Before our first baby was born 18 months ago, my wife and I were deluged (like most expecting parents) with a barrage of helpful comments, anecdotes, and suggestions. We were often forewarned of the mounting expenses associated with the basics: diapers, formula, and baby food. While these items can (and still do) take a toll on the family budget, perhaps the biggest expense is one that I overlooked -- baby clothes.

My wife has yet to find an outfit or pair of shoes that doesn't look "adorable" on our son, only to have him grow out of it after a single use. As an investor, though, the experience has forced me to take a closer look at Children's Place (NASDAQ:PLCE) -- which just posted second-quarter results that topped expectations -- and rival children's retailers such as Gymboree (NASDAQ:GYMB), Gap (NYSE:GPS), and Toys "R" Us (NYSE:TOY).

Losses for the seasonally weak second quarter steepened to $9.9 million, or $0.37, from last year's $9.4 million decline but were still narrower than both Wall Street estimates and company forecasts. Revenues jumped 19% to $189.2 million, driven by a double-digit increase in same-store sales and the addition of 16 new units in the quarter. Comps rose 10%, below the torrid 16% increase seen several months ago but well ahead of the 3% gain from last year's second quarter, as well as the 5% decline suffered by Gap.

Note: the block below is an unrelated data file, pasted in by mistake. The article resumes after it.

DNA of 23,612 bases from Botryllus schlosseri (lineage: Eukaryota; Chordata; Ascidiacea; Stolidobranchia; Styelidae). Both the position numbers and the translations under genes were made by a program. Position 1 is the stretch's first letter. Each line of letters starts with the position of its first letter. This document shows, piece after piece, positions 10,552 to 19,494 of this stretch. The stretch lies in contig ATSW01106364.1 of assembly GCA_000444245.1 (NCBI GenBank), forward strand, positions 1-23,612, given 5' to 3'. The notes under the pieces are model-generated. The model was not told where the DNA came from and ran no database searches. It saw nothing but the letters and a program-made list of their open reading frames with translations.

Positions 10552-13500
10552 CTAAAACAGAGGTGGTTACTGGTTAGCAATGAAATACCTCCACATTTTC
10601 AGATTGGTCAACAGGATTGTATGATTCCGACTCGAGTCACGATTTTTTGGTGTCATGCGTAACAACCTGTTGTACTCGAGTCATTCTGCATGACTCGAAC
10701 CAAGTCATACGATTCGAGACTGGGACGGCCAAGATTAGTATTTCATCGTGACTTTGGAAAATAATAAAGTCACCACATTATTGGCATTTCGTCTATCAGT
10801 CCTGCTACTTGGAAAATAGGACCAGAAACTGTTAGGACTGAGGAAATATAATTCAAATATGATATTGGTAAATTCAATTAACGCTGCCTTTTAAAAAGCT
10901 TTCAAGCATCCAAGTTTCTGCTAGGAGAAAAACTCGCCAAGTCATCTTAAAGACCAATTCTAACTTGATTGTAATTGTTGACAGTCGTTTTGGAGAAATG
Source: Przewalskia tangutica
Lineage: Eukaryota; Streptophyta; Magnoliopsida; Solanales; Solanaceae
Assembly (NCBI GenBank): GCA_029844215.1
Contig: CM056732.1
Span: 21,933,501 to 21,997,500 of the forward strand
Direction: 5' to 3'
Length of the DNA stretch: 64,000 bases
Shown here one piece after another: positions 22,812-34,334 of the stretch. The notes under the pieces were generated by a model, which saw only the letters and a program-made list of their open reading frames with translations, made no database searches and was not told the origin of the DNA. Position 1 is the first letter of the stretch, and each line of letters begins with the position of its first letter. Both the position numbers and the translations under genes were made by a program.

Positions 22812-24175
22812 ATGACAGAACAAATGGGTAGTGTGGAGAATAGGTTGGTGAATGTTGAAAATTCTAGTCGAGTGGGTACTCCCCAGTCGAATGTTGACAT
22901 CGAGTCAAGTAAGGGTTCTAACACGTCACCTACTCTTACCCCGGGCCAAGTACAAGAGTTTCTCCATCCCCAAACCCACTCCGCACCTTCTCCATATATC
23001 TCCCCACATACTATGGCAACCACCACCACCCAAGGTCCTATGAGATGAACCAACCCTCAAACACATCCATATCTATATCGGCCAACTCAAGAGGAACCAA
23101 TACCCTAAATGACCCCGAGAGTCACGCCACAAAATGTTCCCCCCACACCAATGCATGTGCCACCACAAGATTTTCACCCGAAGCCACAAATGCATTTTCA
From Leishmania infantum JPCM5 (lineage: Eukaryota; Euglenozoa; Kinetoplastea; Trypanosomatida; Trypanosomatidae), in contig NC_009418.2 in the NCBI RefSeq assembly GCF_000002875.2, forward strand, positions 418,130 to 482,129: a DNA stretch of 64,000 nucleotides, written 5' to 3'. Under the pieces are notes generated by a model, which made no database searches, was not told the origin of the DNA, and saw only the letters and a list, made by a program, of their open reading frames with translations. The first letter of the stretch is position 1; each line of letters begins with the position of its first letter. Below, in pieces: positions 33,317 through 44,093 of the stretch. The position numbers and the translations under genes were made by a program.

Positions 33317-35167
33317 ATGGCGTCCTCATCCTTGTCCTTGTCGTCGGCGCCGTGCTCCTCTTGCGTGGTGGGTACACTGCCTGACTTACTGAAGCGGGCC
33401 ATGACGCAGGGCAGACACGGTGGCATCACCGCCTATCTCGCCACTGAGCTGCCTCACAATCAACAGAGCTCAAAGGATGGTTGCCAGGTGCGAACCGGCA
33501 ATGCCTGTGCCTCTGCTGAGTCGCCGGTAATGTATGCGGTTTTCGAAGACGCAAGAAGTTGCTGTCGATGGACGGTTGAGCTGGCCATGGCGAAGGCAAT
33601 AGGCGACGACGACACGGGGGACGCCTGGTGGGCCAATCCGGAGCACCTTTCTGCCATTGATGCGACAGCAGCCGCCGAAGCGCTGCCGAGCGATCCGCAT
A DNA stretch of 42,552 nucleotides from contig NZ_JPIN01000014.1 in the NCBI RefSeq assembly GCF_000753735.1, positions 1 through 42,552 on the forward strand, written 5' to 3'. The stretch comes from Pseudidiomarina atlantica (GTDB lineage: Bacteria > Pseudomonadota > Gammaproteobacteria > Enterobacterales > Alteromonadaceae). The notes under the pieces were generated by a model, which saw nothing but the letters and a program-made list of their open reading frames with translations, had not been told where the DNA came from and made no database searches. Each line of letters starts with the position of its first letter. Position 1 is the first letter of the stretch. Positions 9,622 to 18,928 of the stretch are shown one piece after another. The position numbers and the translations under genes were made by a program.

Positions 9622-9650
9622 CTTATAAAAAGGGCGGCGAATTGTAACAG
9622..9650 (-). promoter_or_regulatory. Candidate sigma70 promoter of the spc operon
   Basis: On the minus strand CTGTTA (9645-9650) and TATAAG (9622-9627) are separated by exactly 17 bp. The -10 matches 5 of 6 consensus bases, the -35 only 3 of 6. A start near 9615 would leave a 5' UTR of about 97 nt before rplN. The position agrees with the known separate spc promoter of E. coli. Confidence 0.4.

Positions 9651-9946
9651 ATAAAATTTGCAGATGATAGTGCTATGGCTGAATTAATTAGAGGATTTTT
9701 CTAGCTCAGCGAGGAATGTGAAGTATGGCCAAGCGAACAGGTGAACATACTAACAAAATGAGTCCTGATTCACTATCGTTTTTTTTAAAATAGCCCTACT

Children's Place has been expanding rapidly, adding new stores at a 30% clip the last few years. Though this pace has slowed, a net of 24 new locations went into operation during the past six months, lifting the total store count to 715. As frequently happens, the ambitious growth strategy hit a few snags along the way -- in this case, inventory management problems, issues with product quality, and frequent merchandise markdowns. Of course, these concerns are not exclusive to Children's Place; lately Gymboree has had a few of its own.

Many of these wrinkles appear to have been ironed out. Aside from the impressive strength in same-store sales, inventory seems to be in line with demand, early reports on back-to-school apparel look good, and management has cited improvements in store traffic and conversion rates. Children's Place will need to keep these trends intact if and when it reaches a definitive agreement to take over Disney's (NYSE:DIS) stores.

Furthermore, gross profit margins have improved 80 basis points year-to-date to 36.2%, and SG&A expenses have fallen a full percentage point, helping to swing last year's $3.8 million midpoint loss to a $1.6 million gain. With a price/sales multiple of .58, an enterprise value-to-free cash flow ratio of less than 12, and reinforced earnings guidance projecting 40% growth this year, Children's Place may have something to offer adults as well as children.

Want to share your trials, tribulations, and triumphs as a new parent? Try the Fool's Parents and Expecting Parents Discussion Board

Fool contributor Nathan Slaughter is afraid his second child may wear hand-me-downs exclusively. He owns none of the companies mentioned.